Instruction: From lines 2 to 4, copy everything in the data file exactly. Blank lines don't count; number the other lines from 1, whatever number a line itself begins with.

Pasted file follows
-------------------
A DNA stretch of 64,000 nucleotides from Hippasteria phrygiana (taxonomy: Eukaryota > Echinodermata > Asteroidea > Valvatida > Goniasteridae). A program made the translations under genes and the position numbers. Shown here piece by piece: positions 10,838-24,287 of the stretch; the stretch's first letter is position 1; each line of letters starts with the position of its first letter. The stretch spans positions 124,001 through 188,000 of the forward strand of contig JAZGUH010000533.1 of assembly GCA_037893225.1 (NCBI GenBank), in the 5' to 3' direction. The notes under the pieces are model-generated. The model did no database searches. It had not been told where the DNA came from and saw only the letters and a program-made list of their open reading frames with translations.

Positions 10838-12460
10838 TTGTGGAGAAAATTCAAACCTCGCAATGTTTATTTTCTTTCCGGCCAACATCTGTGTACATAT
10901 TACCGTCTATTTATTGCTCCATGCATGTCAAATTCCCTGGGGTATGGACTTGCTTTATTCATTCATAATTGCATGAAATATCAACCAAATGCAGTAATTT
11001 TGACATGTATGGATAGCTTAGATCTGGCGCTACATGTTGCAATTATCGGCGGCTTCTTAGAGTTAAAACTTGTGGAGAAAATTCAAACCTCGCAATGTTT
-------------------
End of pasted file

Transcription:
Positions 10838-12460
10838 TTGTGGAGAAAATTCAAACCTCGCAATGTTTATTTTCTTTCCGGCCAACATCTGTGTACATAT
10901 TACCGTCTATTTATTGCTCCATGCATGTCAAATTCCCTGGGGTATGGACTTGCTTTATTCATTCATAATTGCATGAAATATCAACCAAATGCAGTAATTT